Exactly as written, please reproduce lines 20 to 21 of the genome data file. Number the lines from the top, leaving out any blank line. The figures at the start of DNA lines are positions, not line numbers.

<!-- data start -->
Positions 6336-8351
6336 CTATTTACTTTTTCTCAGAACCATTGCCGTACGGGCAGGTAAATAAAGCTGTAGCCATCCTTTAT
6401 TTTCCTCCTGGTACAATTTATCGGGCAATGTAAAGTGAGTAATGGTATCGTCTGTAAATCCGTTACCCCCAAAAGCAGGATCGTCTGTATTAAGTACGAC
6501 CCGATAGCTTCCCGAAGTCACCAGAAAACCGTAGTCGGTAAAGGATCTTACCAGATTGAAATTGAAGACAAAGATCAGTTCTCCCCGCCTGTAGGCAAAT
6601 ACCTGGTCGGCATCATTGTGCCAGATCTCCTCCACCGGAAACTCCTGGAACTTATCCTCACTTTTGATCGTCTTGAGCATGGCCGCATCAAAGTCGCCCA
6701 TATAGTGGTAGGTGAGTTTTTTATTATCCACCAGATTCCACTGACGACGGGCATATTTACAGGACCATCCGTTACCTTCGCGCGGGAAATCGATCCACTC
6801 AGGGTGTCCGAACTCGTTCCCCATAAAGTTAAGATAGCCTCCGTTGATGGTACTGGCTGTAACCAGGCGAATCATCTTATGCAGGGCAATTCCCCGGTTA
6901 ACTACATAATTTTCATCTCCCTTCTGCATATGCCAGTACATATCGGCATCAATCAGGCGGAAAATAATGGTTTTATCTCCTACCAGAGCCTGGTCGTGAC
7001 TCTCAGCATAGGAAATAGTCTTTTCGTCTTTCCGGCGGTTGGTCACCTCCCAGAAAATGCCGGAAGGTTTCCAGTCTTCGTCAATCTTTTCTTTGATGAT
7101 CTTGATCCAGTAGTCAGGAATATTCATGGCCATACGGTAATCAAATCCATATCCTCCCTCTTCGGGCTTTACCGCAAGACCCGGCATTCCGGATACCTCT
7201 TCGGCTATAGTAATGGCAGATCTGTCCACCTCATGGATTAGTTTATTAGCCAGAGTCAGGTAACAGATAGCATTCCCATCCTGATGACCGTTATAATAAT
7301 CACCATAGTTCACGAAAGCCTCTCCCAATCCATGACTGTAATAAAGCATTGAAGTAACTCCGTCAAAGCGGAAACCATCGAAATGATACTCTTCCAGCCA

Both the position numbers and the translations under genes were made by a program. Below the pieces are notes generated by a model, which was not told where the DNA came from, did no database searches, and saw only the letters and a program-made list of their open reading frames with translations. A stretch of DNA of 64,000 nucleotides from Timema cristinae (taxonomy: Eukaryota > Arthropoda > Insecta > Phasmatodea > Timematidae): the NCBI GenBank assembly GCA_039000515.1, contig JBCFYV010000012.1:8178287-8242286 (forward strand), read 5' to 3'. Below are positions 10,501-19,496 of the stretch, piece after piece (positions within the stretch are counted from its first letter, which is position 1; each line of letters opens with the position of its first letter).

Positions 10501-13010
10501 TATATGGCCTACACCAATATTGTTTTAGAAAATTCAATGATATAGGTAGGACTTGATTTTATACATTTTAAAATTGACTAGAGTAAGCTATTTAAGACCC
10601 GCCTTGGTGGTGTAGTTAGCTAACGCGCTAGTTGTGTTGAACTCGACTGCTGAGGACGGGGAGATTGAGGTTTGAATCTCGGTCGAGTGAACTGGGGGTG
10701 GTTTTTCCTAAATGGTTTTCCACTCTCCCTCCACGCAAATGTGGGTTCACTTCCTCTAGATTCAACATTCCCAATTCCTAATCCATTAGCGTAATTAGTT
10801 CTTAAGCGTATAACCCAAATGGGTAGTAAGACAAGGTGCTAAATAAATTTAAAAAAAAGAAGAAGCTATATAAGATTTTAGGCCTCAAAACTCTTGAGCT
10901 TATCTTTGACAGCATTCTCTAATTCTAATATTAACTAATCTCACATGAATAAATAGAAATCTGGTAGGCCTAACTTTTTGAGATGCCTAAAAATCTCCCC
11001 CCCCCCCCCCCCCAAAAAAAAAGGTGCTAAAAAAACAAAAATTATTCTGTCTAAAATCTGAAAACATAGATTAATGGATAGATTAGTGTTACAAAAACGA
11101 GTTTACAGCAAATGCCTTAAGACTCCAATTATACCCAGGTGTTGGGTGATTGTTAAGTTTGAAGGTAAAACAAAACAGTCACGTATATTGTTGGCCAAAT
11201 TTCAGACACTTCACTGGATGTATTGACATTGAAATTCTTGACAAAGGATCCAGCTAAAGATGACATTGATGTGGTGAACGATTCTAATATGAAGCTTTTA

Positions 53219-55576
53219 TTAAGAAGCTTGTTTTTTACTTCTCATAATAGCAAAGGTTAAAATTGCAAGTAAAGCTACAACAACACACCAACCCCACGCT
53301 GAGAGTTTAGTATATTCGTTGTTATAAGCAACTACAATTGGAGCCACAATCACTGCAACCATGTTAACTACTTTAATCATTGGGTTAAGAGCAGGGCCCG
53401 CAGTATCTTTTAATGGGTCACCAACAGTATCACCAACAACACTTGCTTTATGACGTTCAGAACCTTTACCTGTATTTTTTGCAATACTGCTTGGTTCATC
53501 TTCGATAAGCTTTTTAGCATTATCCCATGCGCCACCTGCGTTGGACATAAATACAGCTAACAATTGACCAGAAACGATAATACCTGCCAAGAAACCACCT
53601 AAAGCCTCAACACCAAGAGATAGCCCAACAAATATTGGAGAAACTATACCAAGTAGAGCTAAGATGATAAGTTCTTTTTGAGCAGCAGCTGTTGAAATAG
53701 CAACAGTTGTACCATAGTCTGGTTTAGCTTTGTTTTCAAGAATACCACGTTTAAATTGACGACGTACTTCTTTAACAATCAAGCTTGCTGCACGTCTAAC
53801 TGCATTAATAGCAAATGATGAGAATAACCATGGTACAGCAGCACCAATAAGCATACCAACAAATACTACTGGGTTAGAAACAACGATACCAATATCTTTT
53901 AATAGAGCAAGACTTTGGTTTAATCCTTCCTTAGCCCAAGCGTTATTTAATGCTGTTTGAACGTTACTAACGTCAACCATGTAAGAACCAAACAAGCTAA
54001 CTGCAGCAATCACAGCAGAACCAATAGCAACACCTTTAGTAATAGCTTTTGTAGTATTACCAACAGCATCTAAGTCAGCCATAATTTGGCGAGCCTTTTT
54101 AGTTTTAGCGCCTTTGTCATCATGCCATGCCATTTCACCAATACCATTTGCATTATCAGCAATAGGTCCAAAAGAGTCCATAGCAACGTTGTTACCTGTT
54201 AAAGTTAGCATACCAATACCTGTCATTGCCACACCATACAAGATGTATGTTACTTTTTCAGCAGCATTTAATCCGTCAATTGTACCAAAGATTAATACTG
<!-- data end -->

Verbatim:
11001 CCCCCCCCCCCCCAAAAAAAAAGGTGCTAAAAAAACAAAAATTATTCTGTCTAAAATCTGAAAACATAGATTAATGGATAGATTAGTGTTACAAAAACGA
11101 GTTTACAGCAAATGCCTTAAGACTCCAATTATACCCAGGTGTTGGGTGATTGTTAAGTTTGAAGGTAAAACAAAACAGTCACGTATATTGTTGGCCAAAT